One might answer that the real problem is not women but irrationality or uncleanness.  In these cases, women and religious others (male and female) are simply exemplary of deviance from human normativity or goodness.  Presumably, religiously other males don’t have to be like women, even though women are basically stuck being women unless they can conform themselves sufficiently to male norms.  It is hard to determine which is worse – to be a woman by accident or to be like a woman by choice.  In any case, one answer to the question of why this line of argumentation could be that irrationality, uncleanness, and so on are simply and legitimately bad, and women/heretics/religious others/etc., just happen to manifest these problems.

But, there is also the answer that these accusations against women justified their subordinated and demeaned status, and so too these same accusations are useful to justify the subordination of other social sets.  The dominant power, moreover, may have not only the right but also the sacred duty to maintain order!  Here’s the rub, yes?

I am left to conclude that women categorically represent the “other” since opposing forces see their opponents as essentially feminized, stained by, or marked by traits stereotypically indicative of women.  This also leads me to conclude that these medieval polemics were not so much about salvation or truth as they were about power and disempowerment, which led quite literally to life alterations and sometimes death for so-called witches, heretics, and Jews.   In short, to cast the other as woman-like was to cast and justify the other as subjugated or demeaned in socially measurable ways.   Such thinking betrays its purveyors, no matter how righteous they perceived themselves to be.

Today, while certainly not ubiquitous and frequently beset by conflict on the world stage, some advancement has been achieved in many Catholic/Christian-Jewish and Christian-Catholic dialogues.  I am not sure, however, whether women are any less definitionally and religiously “other.”  If such anti-woman thinking could be completely excised from these traditions, one wonders what would remain…

Natalie Kertes Weaver, Ph.D.is Chair and Associate Professor of Religious Studies at Ursuline College in Pepper Pike, Ohio. Natalie’s academic books include: Marriage and Family: A Christian Theological Foundation (Anselm, 2009); Christian Thought and Practice: A Primer (Anselm, 2012); and The Theology of Suffering and Death: An Introduction for Caregivers (Routledge, 2013)Natalie is currently writing Made in the Image of God: Intersex and the Revisioning of Theological Anthropology (Wipf & Stock, 2014).  Natalie has also authored two art books: Interior Design: Rooms of a Half-Life and Baby’s First Latin.  Natalie’s areas of interest and expertise include: feminist theology; theology of suffering; theology of the family; religion and violence; and (inter)sex and theology.  Natalie is a married mother of two sons, Valentine and Nathan.  For pleasure, Natalie studies classical Hebrew, poetry, piano, and voice.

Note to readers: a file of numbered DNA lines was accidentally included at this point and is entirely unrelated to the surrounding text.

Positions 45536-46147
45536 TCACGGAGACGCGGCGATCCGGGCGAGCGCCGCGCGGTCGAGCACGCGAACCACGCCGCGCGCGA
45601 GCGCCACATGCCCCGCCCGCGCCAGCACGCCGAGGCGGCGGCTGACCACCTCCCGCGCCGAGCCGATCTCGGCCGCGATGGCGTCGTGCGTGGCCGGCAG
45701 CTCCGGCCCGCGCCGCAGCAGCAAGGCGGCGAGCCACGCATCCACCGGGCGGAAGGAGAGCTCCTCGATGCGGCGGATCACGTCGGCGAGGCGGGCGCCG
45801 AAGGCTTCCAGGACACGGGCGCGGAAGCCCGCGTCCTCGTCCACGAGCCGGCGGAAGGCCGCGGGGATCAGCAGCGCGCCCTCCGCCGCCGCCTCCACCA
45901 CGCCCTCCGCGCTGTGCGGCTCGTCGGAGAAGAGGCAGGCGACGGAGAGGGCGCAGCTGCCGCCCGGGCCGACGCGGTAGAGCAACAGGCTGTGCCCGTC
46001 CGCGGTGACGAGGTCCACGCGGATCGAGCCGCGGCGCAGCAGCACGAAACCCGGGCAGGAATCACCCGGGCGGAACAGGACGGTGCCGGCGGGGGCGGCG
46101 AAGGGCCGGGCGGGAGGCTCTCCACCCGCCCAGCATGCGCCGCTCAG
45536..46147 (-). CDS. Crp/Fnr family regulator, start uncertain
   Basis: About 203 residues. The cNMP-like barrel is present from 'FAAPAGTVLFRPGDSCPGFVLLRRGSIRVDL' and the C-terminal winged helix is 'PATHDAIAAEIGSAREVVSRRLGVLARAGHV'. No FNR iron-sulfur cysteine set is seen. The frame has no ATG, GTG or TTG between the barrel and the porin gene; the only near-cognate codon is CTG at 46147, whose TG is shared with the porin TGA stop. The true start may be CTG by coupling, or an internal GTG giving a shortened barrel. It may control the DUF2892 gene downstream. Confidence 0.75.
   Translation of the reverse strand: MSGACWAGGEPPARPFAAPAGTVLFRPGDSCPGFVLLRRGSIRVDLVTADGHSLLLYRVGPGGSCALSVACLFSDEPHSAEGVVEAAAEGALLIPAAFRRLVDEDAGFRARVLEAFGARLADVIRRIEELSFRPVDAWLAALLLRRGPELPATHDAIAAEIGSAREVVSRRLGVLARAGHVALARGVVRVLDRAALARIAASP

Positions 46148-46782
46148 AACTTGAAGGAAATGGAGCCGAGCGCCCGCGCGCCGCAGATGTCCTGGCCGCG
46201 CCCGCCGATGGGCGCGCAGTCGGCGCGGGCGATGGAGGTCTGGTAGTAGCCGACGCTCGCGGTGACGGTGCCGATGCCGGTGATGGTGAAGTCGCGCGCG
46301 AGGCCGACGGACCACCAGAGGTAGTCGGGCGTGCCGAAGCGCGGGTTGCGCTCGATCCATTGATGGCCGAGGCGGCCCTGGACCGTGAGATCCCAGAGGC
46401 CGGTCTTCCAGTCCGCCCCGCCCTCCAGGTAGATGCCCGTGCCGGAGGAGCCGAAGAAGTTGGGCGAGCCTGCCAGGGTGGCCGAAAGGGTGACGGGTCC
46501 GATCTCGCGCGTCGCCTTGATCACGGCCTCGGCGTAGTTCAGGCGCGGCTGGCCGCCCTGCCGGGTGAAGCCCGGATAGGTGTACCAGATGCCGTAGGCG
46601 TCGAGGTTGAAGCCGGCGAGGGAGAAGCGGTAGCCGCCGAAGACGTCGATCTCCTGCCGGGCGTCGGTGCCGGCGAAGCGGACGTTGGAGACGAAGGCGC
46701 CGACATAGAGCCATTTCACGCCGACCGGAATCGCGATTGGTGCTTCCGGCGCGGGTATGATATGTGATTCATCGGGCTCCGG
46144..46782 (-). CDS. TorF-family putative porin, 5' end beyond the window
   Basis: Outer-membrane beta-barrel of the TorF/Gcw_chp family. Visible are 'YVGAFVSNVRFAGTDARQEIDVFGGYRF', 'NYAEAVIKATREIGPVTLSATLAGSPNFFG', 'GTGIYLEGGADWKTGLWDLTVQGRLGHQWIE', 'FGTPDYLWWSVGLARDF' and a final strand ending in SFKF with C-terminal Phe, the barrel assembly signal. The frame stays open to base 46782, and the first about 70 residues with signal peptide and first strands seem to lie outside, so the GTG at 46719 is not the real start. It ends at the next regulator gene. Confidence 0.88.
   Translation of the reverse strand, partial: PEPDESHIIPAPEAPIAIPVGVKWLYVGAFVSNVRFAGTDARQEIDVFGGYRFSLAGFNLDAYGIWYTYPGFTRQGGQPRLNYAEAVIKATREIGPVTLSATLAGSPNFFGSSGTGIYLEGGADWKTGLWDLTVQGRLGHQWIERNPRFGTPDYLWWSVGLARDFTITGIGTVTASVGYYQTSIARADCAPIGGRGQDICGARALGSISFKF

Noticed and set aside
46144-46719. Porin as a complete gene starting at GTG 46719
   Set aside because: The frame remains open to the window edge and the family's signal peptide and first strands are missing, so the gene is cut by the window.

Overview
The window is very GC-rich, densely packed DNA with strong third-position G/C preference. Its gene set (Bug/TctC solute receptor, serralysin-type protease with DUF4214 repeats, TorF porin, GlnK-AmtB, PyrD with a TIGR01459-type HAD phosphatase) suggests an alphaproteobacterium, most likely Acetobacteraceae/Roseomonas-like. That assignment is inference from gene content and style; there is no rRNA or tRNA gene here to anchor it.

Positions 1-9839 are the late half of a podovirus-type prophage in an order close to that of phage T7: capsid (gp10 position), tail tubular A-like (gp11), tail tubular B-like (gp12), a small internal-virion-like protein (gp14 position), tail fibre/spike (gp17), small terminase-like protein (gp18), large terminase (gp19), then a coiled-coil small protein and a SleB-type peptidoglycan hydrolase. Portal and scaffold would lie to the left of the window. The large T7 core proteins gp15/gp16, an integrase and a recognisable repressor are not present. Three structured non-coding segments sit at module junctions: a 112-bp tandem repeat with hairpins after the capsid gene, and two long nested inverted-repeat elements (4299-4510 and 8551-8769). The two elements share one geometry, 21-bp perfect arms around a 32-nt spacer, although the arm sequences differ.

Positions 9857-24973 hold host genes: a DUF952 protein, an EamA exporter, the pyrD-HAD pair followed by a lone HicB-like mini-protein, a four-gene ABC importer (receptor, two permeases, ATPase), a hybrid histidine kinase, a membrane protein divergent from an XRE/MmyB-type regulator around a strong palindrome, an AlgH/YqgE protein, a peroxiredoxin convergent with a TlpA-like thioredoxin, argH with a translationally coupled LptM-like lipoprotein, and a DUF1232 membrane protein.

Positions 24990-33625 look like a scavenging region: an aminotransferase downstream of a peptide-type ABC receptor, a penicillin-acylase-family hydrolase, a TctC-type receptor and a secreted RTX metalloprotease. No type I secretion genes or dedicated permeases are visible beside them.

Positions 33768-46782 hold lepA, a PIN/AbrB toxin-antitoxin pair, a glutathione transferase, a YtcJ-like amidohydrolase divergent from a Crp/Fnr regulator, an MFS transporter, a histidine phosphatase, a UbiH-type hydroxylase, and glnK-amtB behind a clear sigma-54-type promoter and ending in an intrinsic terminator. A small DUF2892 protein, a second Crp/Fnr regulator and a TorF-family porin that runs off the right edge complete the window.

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Categories: Gender, Gender and Power, General, Women in the Church

Tags: , , ,

10 replies

  1. Just yesterday on Judge Judy I heard a young woman refer to the man she was suing as: “he was acting like a girl.” My heart sank to my stomach. These ideas are not “medieval” only as you know. Ruether discussed them as being part of the classical dualisms, but they are not just “classical” either.

    You post provokes me to ask: just what does the new pope have in mind when he speaks of a new theology of woman. I suspect he does not have in mind transforming all of the classical dualisms–as doing so just might do him out of a job. Hee hee.

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  2. Thank you for this, Natalie. You have described the essential problem in patriarchal religions: power-over, and particularly, power over women.